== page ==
Man has complete free will to do anything within the natural laws of physics.
If God does control the actions of men, then God is responsible for all the atrocities ever perpetrated.

"I don't speak for God, but somebody has to speak for the bible story."
Quote
Like
Share

JVH
Joined: July 20th, 2009, 1:33 pm

September 23rd, 2010, 11:35 pm #5


 

So, "a god", they insist, "wrote a book commanding those given free will must adhere and conform to a wish list." Sure, of course, why not.

<p align="center"> 
<p align="center">so-called apologists, actually concede being self-refutationists
<p align="center">0
/\
1 2


So-called ecclesial books tale about cosmology, anthropology, ontology - so, what's all the commotion about then?


As the great philosopher P pointed out:

--oOo--


Isn't life wonderful B? Just think
we started out as lab mice forced to
spend the whole day working our way
through frustrating mazes that went
absolutely nowhere. Now we get to do
what humans do!


--oOo--



<img alt="[linked image]" src="http://i214.photobucket.com/albums/cc31 ... kysaid.jpg">


New!! Improved!! Now With T-Formula!!
<img alt="[linked image]" src="http://i214.photobucket.com/albums/cc31 ... tworks.gif">
Last edited by JVH on September 23rd, 2010, 11:48 pm, edited 1 time in total.
Quote
Like
Share

Seoc Colla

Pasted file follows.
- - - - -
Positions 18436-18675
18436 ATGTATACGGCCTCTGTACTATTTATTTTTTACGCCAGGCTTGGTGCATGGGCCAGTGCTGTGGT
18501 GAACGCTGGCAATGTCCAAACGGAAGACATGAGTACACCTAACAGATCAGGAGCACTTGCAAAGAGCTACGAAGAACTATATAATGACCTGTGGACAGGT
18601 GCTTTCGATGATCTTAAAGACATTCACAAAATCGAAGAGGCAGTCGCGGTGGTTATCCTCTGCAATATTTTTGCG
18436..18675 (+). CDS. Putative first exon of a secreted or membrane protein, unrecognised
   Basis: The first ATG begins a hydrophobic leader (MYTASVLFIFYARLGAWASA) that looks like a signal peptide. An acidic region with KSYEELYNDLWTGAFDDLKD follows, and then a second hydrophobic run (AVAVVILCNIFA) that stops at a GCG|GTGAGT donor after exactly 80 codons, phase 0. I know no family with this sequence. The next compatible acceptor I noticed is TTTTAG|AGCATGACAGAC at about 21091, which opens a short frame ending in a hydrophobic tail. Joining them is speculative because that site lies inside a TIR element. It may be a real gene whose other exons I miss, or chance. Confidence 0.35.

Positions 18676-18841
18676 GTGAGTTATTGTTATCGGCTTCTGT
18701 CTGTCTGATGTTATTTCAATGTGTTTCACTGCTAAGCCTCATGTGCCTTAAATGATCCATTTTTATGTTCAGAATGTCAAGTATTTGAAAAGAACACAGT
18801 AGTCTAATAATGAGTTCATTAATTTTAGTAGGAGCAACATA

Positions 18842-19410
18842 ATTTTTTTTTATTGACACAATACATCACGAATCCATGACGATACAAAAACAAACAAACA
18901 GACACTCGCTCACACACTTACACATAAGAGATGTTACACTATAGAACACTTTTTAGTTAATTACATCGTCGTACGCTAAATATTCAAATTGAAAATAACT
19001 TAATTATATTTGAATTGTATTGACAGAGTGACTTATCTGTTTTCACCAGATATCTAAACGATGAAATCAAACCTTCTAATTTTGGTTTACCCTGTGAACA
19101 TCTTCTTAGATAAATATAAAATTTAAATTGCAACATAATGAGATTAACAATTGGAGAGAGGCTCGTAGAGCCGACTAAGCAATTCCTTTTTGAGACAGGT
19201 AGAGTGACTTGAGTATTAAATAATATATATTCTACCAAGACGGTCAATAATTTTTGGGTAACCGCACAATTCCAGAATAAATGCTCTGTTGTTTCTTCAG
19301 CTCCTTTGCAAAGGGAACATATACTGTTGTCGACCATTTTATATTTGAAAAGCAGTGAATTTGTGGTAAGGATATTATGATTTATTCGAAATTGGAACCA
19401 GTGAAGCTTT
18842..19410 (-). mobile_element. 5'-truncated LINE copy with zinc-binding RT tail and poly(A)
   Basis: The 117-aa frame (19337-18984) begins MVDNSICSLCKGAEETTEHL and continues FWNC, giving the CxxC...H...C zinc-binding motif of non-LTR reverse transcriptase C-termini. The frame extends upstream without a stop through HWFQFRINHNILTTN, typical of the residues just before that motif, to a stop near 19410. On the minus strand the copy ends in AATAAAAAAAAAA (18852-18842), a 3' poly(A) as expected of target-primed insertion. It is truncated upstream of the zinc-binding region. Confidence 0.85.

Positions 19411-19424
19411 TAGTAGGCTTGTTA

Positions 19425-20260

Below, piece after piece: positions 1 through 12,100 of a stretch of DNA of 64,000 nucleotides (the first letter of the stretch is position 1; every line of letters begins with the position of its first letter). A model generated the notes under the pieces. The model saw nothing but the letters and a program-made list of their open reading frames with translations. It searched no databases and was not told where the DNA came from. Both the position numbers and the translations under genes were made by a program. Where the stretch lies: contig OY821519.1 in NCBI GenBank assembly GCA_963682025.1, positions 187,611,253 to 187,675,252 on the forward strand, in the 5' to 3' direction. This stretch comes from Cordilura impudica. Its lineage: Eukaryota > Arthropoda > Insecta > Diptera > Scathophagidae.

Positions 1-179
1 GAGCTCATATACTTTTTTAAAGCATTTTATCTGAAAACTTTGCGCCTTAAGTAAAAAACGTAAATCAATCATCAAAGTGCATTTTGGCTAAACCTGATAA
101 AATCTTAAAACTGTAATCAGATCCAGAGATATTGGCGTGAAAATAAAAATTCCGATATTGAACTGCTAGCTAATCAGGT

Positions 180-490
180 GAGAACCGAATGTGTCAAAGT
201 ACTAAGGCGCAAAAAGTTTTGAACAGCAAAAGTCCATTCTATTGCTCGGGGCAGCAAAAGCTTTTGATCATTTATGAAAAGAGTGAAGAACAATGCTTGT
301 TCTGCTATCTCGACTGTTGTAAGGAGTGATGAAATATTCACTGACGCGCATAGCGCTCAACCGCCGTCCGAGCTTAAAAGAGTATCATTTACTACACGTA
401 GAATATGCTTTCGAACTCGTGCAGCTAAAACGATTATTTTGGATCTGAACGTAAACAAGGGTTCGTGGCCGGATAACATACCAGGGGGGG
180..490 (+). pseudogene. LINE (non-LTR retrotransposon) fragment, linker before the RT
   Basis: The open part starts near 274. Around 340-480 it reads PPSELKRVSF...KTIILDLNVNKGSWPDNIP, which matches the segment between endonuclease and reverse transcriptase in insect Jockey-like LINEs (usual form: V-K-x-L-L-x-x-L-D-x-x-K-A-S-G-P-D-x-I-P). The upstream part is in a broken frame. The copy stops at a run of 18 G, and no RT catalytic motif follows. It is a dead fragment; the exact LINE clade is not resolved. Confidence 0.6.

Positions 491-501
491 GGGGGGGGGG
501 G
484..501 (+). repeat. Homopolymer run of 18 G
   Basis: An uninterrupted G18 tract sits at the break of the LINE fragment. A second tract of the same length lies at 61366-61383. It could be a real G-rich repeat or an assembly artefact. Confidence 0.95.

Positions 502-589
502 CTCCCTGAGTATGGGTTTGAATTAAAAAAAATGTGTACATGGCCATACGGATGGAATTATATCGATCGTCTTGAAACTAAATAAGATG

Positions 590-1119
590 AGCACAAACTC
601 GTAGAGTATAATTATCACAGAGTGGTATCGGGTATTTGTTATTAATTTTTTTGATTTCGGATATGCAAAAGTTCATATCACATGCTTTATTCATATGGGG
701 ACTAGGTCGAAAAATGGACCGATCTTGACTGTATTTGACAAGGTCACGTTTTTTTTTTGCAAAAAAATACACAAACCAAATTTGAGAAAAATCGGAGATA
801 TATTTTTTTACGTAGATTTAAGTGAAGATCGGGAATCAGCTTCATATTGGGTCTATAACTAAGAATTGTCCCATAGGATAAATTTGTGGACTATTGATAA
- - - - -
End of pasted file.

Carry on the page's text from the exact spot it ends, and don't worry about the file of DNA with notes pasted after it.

Seoc Colla

September 24th, 2010, 6:41 am #6

Free will really has to be indulged so as not to infringe the free will and Rights of another and of course, is restricted by the individual's World view.
E.G. The more enlightened the more limited the scope of free will.
Quote
Share

JVH
Joined: July 20th, 2009, 1:33 pm

September 24th, 2010, 7:13 am #7

<p align="left">

 

Free will should logically end where it is about to infringe/impinge upon the same of another.

Free speech should logically end where the act begins.

For some reason humans diplay this tendency to be unable to handle free speech, free will; freedom.
<p align="center">
<p align="center">0
/\
1 2


So-called ecclesial books tale about cosmology, anthropology, ontology - so, what's all the commotion about then?


As the great philosopher P pointed out:

--oOo--


Isn't life wonderful B? Just think
we started out as lab mice forced to
spend the whole day working our way
through frustrating mazes that went
absolutely nowhere. Now we get to do
what humans do!